Be glad for what you have, or don't be glad and in which case buy a device that's meant to be a general-use PC.
fair points some of them. My point is that Valve always tried to emphasize freedom, of choice, and if you are emulating Windows gaming, they could at least have the Steam Deck work in Windows like in Linux.

As for using the Steam Deck as a PC, it only lacks the keyboard, that's why I'd like a Steam Deck 2 to have a keyboard like Aya Neo Slide or GPD Win 4.

I have two independent Windows 11 partitions on my current desktop PC, and one of them -the 2TB one- is just for gaming. That partition is a bit console like but I use Windows mainly because all my games are going to run.
 

arandomguy

Regular
Fast iterations on the SOC aren't likely to yield meaningful cost or performance per watt gains. I think on that side they'll wait until they can offer x2 performance for the same price. That's probably every 2-3 yrs?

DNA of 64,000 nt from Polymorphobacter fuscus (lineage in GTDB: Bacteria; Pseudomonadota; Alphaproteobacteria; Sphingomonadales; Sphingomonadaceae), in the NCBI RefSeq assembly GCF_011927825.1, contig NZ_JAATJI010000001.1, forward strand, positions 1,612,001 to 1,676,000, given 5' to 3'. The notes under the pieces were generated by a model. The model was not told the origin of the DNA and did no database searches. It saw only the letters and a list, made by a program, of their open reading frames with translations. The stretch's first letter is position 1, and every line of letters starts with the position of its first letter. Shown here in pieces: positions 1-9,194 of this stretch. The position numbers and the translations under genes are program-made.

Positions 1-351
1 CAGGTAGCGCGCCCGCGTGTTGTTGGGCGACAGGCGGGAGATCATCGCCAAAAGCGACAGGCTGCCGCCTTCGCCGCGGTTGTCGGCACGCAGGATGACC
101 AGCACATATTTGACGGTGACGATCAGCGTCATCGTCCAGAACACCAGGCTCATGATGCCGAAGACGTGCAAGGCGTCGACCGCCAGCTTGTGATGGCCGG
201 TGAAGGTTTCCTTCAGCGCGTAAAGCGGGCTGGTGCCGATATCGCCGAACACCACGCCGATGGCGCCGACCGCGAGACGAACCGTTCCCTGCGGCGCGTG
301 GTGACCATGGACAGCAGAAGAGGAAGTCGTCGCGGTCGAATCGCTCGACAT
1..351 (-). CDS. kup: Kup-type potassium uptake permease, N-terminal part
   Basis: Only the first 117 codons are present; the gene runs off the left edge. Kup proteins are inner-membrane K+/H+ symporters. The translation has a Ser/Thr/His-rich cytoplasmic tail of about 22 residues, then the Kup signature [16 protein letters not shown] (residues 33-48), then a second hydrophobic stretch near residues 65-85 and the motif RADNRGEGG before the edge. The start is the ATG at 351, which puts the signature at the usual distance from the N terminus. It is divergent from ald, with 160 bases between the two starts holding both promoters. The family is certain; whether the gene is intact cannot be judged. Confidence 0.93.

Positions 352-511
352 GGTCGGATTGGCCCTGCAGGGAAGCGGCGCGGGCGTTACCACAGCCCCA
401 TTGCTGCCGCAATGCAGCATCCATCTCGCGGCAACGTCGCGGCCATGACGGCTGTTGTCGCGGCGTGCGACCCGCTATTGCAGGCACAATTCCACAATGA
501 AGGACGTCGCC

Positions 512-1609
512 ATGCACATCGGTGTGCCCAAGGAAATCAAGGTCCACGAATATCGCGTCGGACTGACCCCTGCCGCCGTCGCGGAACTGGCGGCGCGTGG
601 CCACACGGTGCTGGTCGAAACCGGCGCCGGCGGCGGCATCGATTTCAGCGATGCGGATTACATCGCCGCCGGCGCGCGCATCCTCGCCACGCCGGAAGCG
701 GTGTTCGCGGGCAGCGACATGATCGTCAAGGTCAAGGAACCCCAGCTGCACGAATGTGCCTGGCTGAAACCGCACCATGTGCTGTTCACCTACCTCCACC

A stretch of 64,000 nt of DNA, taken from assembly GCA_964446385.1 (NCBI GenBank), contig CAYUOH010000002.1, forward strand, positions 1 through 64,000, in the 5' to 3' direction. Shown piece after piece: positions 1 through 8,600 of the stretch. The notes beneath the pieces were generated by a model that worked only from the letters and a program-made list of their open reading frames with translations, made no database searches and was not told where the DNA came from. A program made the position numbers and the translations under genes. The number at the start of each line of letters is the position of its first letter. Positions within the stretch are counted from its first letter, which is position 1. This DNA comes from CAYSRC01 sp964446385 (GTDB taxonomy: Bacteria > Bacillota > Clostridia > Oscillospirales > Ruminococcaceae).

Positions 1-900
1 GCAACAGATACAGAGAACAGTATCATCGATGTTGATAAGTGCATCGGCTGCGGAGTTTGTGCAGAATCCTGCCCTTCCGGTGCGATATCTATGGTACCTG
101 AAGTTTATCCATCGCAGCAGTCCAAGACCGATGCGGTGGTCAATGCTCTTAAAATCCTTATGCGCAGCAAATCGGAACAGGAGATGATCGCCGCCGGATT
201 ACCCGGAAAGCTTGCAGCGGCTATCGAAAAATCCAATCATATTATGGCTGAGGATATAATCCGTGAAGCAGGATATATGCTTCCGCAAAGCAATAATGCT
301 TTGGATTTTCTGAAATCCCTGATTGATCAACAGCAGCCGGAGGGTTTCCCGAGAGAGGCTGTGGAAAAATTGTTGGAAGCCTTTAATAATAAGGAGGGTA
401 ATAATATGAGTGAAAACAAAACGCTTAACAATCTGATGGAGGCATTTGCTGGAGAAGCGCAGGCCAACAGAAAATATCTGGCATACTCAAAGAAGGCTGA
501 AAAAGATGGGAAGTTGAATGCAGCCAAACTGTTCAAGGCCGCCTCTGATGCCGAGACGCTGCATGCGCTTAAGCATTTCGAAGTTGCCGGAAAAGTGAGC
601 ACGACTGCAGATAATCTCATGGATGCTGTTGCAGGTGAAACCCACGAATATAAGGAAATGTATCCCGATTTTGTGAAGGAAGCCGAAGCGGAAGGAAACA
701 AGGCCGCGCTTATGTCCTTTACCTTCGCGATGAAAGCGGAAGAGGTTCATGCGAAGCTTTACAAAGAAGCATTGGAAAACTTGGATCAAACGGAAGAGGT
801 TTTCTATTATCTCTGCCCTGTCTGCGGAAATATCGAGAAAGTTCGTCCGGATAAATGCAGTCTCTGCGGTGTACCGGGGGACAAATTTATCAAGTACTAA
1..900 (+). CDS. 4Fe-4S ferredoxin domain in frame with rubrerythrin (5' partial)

In that interview Newguy links, they've already said the next version is likely to focus on a better screen.

In this context though 2-3 years would be on the shorter side as the other side is people are expecting a traditional console lifespan, the person I was responding to even threw out a 4-5 years figure. The Steam Deck itself now is already a year old and was announced almost 20 months ago.

I also expect them aren't going to do console type generations either as that doesn't really need to exist in this case which would also lend itself to shorter iterative updates. A Steam Deck "2" basically won't be the same as as a Switch -> Switch 2 transition for example. An updated model with a better display itself would be a new model.

I also don't think the performance improvement needs to that high as well given the above. The CPU side is also a bit of a low hanging fruit to improve and more of priority as it is generally less scalable as far as game support compared to graphics.
 

tuna

Veteran
fair points some of them. My point is that Valve always tried to emphasize freedom, of choice, and if you are emulating Windows gaming, they could at least have the Steam Deck work in Windows like in Linux.